"They help me." This is the sole reason Lyn gave for pretending to not see the rug when she and the staff were practicing getting on and off the van.
Why did she want to pretend to not see the rug? Because the staff helped her. Because she knew that by pretending to not see it, she could get their attention focused on her a bit longer. Because she likes being the center of someone's attention. Because it feels good.
Did the staff know she was being manipulative? Probably not. They may not have been watching her face closely or understanding the difference in what her expression was telling them. Is that their fault? Not at all.
Humans are adept, even from an early age, of figuring out ways to manipulate each other. It's just that, for the most part, we teach each other to be more upfront about trying to get each others' attention or having our various needs met. We teach our children to say "Excuse me. May I ..." when they want something. We teach our partners how best to communicate the need for intimacy. Typically, we favor open and forthright requests and eschew passive aggressive actions. We get angry when we encounter adults using them. As the parent of a teen, my current operating theory about why adults and teens find themselves butting heads is because teens prefer passive-aggressive approaches like the side-eye glare or the Eye Roll of Doom which so clearly conveys "Moooom! You're such an imposition upon my very busy texting schedule. Geez!" (Not that I've encountered that at all.)
Before we can master the skills needed to present our requests as one adult to another, we use those skills which are closer at hand. We manipulate. Are babies manipulative? That's a controversial topic and I'm not convinced that an infant crying is an attempt to manipulate you. They have a need and they only know of one way to try to get it met. However, by the time they become toddlers, they definitely are learning patterns of behavior which are reinforced when they get what they want. Perhaps instead of always saying "Please" for a cookie, the child has received the positive reinforcement of getting a cookie when they make a particularly appealing expression and use a cute babyish voice. Perhaps the child gets what they want by throwing a full-blown tantrum until the harried parents give in. It comes down to learned patterns of behavior which have received positive reinforcement over time. Heck, even our dogs and cats learn to manipulate us.
Lyn is no different. She may be intellectually disabled and suffering from Alzheimer's, but she can still seek to control other people around her to her benefit. I have seen people assume that her disabilities make this type of behavior impossible. I believe it is a basic skill that the vast majority of us have. She can be obvious about it like when she says "Those sure are my favorite cookies" as a request. She can also be subtle about it such as pretending to not see something. Who's to say she didn't see the rug? Who would think to question that?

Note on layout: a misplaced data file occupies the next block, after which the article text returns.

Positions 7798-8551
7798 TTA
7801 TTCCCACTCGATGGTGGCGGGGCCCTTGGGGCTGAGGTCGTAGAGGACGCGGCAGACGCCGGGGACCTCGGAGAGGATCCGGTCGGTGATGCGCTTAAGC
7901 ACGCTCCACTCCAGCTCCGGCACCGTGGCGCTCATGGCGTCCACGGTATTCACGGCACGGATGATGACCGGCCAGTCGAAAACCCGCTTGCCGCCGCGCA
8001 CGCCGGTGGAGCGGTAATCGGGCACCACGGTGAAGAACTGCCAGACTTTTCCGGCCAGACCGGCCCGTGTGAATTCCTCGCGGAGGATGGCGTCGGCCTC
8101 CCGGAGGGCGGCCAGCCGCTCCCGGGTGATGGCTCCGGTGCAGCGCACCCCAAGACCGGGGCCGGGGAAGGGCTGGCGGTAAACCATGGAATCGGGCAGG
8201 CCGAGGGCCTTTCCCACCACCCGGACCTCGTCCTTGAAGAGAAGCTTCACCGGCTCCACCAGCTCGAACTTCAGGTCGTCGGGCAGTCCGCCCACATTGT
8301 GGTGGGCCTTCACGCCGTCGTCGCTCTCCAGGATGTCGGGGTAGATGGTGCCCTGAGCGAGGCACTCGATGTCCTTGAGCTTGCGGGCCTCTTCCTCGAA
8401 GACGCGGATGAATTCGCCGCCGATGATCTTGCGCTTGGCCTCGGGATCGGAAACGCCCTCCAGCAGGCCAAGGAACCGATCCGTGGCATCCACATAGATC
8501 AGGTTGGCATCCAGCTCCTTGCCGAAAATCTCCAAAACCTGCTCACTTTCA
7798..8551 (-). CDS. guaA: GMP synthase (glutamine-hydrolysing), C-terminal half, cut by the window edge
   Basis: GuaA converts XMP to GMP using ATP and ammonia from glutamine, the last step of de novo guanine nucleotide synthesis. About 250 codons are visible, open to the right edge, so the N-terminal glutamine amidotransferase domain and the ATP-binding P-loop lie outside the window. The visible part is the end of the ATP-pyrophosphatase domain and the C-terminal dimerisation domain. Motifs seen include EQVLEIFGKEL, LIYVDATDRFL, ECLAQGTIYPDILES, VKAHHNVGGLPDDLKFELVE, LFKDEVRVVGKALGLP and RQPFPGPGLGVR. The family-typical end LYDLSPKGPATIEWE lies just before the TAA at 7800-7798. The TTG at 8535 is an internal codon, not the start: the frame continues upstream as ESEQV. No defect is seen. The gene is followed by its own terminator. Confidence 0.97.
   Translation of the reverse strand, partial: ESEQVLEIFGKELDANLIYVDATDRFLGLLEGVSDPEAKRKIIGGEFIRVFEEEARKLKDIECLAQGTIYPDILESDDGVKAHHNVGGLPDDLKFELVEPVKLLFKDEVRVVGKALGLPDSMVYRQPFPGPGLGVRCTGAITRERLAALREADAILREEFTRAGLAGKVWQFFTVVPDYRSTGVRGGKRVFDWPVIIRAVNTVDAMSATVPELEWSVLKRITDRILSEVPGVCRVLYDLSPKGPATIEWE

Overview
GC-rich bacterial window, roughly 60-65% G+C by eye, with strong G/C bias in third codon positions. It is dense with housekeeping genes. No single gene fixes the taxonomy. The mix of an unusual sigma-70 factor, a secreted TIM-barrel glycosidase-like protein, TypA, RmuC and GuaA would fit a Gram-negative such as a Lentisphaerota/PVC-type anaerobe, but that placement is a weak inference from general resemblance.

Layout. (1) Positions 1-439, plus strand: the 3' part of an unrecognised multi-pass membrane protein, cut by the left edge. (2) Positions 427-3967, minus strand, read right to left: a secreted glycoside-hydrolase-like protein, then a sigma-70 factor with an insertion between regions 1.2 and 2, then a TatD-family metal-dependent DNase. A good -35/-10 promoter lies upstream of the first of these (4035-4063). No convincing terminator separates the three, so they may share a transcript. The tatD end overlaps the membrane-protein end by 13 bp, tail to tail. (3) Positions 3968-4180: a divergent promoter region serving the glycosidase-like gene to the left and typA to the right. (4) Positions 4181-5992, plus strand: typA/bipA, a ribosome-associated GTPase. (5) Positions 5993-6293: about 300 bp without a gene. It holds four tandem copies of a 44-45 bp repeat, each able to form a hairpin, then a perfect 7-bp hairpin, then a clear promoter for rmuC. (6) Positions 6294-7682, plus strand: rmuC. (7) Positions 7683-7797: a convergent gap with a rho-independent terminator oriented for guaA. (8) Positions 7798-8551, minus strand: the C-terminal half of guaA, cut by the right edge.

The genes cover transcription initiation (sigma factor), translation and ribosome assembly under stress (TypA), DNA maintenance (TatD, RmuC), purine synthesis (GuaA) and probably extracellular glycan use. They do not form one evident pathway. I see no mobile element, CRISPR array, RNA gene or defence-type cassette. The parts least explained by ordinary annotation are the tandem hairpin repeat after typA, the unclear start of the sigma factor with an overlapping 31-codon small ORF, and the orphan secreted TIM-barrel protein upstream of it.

How can you tell if she's being honest with you or trying to manipulate you? Her eyes give her away. If she's being honest with you, there's a loss and a dullness in her eyes. There's confusion there now too. If she's trying to manipulate the situation, there's a presence, an awareness in her eyes. She is engaged in the moment and enjoying it. She may be a bit more charming than usual. If you're a man, she'll be overtly charming. Once you know what to look for, it is easy to spot if not glaringly obvious.
What do we do about it? Well, we try to correct the behavior or point out that she's capable of doing something independently. We do want her to keep trying because if she relies on others for everything, her disease progression will increase its pace. I know Mom gets angry with her and even embarrassed. Mom will got to bat for Lyn in an instant and on many occasions over the years, it has turned out that Lyn was fabricating stories and working herself into a lather over nothing. She did it at her current day hab, at her previous day hab and even at work when she worked for Wendys. Mom is embarrassed when this happens because she's tried to protect Lyn only to discover it is Lyn who is causing the trouble.
At this point, we know Lyn needs help. We know believe the panic attacks are real. We also know that she enjoys when she's getting the attention and her "They help me" is her motivation. It is a fine line to walk and trying to navigate that while recognizing that her reality is different than ours complicates things.
Will there come a time when she won't try these behaviors? Perhaps but she'd have to be non-verbal first. Grandma was verbal to the end and could still lay it on thick even a week before she passed.